The Importance of Knowing How to Prepare For and Litigate a Trial
The attorneys at Anderegg & Associates have vast experience in arguing their clients’ cases to a jury. Through a combination of thorough preparation, knowledge of the rules of evidence, and good courtroom skills, Anderegg & Associates has enjoyed great success in litigating jury trials whenever such a step becomes necessary to vindicate our clients’ interests.
Identifying an Effective Defense
Tanya was charged with delivering a controlled substance after allegedly selling a gram of cocaine to an undercover officer. However, because the officer was involved in an ongoing drug investigation and did not wish to blow his cover, Tanya was not immediately arrested. Instead, law enforcement authorities waited more than one year before formally charging Tanya with the felony. She immediately called Anderegg & Associates which had successfully defended her on other charges in the past.
The attorneys at Anderegg & Associates realized that the amount of time which had elapsed between the alleged drug transaction and the formal filing of charges was the key to Tanya’s defense. More specifically, Tanya’s attorney calculated that the undercover officer’s identification of Tanya as the actual culprit would be subject to challenge and therefore, mistaken identity would be an effective trial defense. Significant preparation was therefore devoted to reconstructing where Tanya was and what she was doing during the relevant time frame. In addition, since Tanya’s appearance had changed during the intervening year, the undercover officer’s overly confident in-court identification of Tanya as the individual who sold him drugs more than a year earlier was impeached as being too effortless and unequivocal. Tanya’s attorney had further demanded and obtained fingerprint testing of the corner-cut baggies containing the cocaine and pointed out that Tanya’s prints were nowhere to be found. In less than one hour of deliberations, the jury returned a verdict of not guilty.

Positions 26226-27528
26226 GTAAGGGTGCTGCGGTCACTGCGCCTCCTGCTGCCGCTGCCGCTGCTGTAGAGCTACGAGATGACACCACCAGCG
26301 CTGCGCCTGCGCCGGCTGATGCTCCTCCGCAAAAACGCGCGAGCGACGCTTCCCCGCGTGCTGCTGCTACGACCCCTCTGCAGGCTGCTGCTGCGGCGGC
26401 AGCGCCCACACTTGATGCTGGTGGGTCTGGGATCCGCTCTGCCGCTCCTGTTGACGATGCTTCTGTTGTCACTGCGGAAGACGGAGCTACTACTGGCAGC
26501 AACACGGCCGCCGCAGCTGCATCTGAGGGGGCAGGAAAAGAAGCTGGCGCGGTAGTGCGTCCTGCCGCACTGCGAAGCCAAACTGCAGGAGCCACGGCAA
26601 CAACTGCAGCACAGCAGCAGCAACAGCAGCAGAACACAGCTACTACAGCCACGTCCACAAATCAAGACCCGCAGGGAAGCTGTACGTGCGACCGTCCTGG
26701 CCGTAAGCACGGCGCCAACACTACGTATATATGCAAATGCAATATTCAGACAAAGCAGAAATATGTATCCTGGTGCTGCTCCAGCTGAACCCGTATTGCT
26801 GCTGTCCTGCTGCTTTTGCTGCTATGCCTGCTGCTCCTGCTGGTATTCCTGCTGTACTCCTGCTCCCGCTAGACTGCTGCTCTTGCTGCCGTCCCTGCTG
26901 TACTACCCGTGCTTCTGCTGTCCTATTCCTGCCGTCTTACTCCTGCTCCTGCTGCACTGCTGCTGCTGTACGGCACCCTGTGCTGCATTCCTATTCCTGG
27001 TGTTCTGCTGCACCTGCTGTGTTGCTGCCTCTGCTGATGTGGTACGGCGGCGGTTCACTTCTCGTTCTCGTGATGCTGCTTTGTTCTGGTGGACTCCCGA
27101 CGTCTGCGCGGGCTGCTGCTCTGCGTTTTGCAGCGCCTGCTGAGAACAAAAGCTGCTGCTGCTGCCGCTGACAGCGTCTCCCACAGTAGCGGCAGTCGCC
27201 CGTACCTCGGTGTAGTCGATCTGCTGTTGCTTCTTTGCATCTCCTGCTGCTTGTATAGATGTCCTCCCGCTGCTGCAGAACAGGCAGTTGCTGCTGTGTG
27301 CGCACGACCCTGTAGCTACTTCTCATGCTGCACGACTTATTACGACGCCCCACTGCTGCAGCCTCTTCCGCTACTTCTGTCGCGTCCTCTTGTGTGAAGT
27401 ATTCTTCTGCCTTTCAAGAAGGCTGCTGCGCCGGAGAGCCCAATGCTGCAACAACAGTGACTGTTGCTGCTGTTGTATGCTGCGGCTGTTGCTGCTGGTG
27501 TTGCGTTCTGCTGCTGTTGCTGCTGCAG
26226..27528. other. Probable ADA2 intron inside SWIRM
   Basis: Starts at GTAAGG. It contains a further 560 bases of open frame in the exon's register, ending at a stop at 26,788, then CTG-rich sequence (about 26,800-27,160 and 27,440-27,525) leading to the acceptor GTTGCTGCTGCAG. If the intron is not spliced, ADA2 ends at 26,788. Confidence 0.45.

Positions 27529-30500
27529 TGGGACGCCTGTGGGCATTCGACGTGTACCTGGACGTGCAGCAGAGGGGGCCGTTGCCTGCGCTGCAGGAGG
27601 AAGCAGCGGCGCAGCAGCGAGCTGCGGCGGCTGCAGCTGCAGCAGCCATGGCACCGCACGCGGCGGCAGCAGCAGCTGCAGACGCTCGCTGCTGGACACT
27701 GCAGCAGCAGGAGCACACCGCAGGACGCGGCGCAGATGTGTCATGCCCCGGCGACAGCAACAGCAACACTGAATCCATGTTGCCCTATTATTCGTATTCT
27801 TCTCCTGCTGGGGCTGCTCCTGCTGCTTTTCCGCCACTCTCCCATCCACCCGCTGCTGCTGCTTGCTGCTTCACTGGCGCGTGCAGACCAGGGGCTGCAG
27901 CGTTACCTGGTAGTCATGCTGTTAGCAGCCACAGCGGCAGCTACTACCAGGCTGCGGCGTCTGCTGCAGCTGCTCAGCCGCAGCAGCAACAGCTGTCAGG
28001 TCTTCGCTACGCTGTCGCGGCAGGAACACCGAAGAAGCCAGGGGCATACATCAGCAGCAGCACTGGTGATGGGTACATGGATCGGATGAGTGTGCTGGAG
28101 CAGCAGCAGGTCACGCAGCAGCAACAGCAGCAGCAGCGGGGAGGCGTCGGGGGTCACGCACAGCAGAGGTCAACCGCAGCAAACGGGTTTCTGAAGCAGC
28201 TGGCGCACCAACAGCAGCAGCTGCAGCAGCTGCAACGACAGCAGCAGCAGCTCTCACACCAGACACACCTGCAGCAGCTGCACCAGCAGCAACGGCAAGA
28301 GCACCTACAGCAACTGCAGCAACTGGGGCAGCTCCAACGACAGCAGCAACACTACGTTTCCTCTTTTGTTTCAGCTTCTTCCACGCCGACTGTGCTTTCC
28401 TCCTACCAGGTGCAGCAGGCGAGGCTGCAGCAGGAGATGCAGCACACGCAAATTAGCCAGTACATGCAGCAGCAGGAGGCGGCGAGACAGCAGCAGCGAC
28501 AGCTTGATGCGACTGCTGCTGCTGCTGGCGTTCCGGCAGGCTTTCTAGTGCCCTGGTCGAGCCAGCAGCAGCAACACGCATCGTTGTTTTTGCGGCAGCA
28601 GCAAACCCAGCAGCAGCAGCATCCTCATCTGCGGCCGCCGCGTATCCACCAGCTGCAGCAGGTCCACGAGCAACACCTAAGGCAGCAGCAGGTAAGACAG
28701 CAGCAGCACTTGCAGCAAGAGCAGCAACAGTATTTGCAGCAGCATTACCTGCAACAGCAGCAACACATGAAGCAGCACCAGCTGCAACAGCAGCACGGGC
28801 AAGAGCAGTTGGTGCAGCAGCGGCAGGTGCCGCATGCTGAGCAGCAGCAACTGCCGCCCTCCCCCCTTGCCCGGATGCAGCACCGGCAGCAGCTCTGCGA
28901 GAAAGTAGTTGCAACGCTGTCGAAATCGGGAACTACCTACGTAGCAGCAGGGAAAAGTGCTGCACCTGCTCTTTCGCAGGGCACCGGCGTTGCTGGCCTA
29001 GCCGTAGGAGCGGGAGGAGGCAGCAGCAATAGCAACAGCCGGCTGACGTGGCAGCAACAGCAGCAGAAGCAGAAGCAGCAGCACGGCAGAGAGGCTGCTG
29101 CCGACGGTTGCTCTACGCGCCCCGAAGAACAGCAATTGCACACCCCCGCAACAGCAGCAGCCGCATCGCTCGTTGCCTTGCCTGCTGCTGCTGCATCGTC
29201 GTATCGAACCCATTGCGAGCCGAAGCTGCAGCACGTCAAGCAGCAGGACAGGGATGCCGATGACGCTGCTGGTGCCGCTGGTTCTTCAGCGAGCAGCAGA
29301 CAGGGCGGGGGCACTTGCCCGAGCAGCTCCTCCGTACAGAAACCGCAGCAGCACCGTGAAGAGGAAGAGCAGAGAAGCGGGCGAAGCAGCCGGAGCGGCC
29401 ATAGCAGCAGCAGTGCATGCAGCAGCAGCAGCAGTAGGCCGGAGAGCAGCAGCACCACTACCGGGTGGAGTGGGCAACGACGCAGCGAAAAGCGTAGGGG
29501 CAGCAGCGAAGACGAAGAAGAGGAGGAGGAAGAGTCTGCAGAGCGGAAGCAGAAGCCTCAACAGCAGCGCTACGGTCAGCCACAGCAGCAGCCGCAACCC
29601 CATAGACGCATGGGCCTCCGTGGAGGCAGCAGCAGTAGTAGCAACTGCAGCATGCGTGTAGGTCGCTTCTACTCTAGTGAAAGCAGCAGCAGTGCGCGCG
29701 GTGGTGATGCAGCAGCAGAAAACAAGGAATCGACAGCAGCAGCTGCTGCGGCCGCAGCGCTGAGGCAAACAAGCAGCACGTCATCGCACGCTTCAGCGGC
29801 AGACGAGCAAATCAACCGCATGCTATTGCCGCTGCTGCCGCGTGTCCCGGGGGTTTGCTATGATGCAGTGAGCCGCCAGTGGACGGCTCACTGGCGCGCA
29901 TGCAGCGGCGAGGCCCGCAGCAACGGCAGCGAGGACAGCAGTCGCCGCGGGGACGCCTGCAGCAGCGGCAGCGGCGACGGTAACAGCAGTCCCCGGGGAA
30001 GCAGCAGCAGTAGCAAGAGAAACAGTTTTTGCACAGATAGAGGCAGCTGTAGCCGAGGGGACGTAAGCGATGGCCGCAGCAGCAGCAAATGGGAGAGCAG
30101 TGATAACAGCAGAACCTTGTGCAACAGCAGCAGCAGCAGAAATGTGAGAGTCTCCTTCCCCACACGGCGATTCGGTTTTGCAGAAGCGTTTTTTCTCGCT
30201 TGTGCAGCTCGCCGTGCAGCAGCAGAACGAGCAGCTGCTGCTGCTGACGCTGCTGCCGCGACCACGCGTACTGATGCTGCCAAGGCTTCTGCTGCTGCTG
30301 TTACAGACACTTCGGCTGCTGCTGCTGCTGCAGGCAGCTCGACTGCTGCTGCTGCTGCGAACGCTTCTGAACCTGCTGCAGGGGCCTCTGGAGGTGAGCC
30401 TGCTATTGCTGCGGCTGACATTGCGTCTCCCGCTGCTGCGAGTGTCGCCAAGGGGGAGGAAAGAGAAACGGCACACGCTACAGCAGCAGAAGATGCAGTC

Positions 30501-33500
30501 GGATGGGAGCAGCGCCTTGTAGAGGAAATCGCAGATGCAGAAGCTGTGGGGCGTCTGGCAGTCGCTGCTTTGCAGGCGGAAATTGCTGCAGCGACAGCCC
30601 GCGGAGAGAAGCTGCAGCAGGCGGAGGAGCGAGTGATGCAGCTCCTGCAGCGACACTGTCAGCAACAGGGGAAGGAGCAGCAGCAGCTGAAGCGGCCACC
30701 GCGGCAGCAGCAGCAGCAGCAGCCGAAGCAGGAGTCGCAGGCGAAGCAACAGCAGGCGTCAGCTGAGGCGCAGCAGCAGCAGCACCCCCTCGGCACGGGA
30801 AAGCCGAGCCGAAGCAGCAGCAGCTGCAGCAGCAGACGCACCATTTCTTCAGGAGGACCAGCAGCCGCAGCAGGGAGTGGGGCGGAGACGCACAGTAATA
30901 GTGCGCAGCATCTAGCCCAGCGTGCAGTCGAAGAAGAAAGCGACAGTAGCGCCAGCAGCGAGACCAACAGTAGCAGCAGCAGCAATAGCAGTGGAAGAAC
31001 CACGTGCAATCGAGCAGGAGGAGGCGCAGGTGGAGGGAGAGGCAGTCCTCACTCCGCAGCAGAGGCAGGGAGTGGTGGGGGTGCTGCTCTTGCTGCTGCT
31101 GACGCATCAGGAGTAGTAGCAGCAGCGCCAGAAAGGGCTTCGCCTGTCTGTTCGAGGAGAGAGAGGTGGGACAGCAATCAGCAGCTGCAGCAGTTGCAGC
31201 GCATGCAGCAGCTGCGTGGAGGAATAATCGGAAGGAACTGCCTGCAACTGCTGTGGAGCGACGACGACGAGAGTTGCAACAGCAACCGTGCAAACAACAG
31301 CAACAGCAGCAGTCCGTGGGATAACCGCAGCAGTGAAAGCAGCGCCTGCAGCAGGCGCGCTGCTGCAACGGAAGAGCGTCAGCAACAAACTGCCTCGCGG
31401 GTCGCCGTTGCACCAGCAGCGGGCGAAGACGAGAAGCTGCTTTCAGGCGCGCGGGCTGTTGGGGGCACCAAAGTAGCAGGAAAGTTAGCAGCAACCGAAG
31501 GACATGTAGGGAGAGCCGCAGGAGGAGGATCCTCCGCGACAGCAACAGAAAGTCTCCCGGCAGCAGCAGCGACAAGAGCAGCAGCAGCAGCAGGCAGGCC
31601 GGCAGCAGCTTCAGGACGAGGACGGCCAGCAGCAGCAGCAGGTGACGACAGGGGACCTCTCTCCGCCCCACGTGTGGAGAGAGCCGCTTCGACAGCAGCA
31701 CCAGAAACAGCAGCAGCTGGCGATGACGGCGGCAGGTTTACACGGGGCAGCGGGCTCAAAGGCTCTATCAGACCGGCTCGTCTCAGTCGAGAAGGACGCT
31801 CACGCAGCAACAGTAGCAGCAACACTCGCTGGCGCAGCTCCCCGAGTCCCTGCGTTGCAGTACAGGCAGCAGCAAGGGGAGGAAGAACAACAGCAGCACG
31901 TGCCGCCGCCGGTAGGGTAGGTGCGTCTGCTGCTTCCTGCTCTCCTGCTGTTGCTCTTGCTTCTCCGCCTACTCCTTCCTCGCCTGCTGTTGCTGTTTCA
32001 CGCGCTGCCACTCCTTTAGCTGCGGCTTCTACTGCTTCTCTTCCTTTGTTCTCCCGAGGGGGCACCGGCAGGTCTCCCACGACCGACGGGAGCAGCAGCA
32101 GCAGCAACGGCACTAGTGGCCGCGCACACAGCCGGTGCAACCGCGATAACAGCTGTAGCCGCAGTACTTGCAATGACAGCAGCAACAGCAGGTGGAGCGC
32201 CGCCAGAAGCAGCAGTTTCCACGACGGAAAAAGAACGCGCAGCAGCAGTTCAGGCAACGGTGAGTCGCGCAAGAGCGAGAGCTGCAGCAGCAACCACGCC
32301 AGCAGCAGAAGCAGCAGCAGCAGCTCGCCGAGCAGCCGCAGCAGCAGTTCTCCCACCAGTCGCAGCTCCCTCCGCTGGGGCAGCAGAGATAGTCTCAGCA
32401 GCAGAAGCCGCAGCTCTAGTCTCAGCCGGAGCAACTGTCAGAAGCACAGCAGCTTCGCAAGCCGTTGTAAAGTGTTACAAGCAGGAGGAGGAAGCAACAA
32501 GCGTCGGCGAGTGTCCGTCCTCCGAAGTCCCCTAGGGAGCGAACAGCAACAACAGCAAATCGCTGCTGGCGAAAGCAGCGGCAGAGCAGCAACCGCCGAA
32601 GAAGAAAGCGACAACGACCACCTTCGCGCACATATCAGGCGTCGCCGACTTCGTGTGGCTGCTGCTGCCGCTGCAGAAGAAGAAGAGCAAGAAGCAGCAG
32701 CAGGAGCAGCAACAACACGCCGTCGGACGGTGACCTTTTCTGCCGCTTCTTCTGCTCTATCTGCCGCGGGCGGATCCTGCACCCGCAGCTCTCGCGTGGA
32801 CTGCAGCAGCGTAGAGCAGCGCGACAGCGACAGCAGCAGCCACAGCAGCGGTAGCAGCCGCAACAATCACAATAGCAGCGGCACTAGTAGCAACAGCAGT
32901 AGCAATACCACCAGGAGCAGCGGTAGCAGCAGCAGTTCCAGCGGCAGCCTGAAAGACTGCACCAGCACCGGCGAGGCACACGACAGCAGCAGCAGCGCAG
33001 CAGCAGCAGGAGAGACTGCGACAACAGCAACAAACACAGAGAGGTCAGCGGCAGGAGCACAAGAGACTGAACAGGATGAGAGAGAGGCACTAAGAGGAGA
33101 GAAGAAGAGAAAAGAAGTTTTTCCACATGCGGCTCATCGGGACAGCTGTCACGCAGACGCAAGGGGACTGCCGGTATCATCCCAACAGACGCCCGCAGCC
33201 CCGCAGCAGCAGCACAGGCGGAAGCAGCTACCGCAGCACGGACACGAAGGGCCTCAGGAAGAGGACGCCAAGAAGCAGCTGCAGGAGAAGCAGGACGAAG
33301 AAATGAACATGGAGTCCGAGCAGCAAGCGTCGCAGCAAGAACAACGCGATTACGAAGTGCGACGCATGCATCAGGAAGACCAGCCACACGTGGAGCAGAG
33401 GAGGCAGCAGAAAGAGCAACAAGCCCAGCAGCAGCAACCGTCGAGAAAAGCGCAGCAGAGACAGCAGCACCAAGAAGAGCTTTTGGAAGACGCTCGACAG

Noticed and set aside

Hiring an Expert Witness
Kim was charged with Operating While Intoxicated and Operating with a Prohibited Alcohol Concentration, both as a third offense. Poor field sobriety test performance and a blood test over the legal limit made success defending the case appear problematic. Fortunately, Kim retained the law firm of Anderegg & Associates to represent her.
The attorney assigned to Kim’s case realized Kim had a solid blood alcohol curve defense. He therefore hired an expert toxicologist who established that although Kim’s blood alcohol concentration was over the legal limit at the time her blood was drawn (more than one hour after her arrest) she actually was below the legal limit when she was stopped (the critical time of “operation”). The expert explained to the jury that there was a legal explanation for the discrepancy between what he testified was Kim’s lawful blood alcohol concentration (bac) at the time of driving and the blood test result upon which the State was relying: unabsorbed alcohol in Kim’s stomach at the time she was stopped was subsequently absorbed into Kim’s blood stream during the hour after the stop and before the blood was drawn, thereby elevating her bac to an unlawful level. The value of her field sobriety test performance was also thoroughly discredited by the fact she was asked to perform the tests in high heels and a tight dress. The jury returned verdicts of not guilty on both counts.